In Paris and Berlin, and countless other cities I’m sure, one must press a button or pull a lever to enter or exit the subway train.

Perhaps this topic is too benign, but I don’t think so. I think this moment — where someone has to actively let themselves out of the subway train, represents an incredibly important moment of self-realization. A moment where the rider is no longer as passive labourer, a city-agent, mindlessly negotiating the underground and overground urban labyrinth. The button must be pressed or lever pulled to get out, this is when the rider takes their direction into their own hands — actively selects their route, with missing their stop a consequence of passivity.

When I see people queuing by the subway-train doors just before we arrive a station, I see that their hands are poised, their eyes revealing their concentration and awareness of their lives. And they are ready to take their fate into their own hands — their action being the direct result of their freedom from the metal tube and a necessary step in the continued steps of their day.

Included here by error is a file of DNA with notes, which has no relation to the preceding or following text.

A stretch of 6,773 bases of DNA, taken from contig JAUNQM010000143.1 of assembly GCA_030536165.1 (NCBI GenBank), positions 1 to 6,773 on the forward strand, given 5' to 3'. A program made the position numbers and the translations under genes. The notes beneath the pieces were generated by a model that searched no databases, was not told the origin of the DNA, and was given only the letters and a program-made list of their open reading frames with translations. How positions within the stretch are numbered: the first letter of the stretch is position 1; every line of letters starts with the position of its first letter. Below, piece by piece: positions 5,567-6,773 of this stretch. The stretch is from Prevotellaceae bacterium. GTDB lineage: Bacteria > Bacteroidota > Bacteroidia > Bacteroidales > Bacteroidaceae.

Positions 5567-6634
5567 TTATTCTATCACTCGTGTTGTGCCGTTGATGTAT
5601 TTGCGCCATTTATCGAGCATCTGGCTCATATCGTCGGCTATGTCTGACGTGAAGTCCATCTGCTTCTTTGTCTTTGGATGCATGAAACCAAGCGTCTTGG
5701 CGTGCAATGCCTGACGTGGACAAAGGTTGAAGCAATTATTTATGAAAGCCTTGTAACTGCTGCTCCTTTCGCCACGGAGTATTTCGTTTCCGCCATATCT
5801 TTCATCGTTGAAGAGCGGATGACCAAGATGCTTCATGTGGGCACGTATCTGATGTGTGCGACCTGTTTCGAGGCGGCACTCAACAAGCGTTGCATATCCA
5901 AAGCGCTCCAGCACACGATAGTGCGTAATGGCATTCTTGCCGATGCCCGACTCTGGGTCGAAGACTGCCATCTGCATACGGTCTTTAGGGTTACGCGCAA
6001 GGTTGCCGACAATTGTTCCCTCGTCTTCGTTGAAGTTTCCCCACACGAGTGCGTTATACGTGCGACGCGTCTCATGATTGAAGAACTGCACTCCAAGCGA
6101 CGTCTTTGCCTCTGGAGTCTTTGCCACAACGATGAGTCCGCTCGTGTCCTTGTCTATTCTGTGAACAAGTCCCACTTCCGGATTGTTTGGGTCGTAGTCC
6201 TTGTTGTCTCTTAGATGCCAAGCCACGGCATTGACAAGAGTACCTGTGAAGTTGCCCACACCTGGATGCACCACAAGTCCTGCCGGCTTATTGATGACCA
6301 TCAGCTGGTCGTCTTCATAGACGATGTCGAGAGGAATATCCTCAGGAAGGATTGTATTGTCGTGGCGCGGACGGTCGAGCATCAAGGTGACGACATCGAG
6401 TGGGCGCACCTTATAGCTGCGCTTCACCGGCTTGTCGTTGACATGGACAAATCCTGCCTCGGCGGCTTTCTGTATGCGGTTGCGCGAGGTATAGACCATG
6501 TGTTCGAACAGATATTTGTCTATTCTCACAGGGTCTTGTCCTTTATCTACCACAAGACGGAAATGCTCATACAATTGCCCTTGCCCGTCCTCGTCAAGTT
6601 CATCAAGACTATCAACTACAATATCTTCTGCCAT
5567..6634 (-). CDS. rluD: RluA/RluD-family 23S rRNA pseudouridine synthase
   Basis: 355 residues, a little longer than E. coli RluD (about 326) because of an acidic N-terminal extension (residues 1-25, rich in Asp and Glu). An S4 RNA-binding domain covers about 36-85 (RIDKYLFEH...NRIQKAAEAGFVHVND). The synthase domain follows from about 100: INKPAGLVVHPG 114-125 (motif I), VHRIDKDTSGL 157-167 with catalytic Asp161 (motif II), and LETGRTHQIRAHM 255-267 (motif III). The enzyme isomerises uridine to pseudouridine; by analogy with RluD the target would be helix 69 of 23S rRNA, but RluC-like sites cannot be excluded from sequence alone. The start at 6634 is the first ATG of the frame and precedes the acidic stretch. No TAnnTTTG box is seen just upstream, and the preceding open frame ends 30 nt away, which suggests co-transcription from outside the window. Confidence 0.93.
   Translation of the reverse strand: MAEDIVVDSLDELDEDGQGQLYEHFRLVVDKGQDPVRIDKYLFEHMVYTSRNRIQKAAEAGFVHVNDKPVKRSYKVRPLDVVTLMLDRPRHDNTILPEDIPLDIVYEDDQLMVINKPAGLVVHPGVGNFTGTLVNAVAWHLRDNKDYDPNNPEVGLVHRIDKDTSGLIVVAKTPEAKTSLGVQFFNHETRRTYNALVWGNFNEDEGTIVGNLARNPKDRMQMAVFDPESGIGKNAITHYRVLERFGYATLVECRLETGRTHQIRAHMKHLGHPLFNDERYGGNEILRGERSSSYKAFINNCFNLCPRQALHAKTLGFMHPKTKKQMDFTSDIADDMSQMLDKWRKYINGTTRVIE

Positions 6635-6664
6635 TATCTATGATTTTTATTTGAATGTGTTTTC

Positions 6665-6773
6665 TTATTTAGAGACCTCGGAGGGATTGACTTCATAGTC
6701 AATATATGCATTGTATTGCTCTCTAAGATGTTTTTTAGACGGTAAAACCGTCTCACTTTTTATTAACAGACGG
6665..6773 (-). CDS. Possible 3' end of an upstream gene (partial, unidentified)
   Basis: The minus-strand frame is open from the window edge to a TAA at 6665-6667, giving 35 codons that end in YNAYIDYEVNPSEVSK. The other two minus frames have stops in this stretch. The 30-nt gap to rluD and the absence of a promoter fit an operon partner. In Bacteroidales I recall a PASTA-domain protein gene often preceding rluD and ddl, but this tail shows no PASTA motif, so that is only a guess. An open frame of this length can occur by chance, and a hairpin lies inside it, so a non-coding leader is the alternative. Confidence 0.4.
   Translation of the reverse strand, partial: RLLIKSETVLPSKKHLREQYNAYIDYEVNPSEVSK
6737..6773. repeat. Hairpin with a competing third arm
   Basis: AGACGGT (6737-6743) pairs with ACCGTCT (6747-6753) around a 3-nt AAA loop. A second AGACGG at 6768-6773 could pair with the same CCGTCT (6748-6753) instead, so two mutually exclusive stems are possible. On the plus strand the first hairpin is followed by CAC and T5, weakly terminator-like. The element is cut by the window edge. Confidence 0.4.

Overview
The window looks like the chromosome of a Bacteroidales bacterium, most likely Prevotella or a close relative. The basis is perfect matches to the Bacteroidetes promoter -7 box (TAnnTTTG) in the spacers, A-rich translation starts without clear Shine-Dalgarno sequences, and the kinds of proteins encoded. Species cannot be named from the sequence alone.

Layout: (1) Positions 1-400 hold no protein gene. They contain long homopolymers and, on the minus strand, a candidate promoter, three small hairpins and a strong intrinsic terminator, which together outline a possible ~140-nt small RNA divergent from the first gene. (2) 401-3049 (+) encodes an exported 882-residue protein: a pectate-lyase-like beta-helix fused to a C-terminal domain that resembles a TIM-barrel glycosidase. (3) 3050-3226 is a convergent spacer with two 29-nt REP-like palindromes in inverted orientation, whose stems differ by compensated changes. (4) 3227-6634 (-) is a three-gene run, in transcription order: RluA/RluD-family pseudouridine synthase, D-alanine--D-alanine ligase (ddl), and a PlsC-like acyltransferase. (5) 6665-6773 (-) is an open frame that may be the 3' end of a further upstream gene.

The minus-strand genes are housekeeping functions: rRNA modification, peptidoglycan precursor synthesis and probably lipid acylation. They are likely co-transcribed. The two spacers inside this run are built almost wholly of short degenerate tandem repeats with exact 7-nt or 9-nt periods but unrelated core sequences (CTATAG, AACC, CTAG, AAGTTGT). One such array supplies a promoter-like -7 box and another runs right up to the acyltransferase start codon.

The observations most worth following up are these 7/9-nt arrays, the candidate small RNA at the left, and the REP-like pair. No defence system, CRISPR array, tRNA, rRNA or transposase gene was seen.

The responsibility of opening the door yourself on the subway train — these people are self-realized, they are travelling and alive.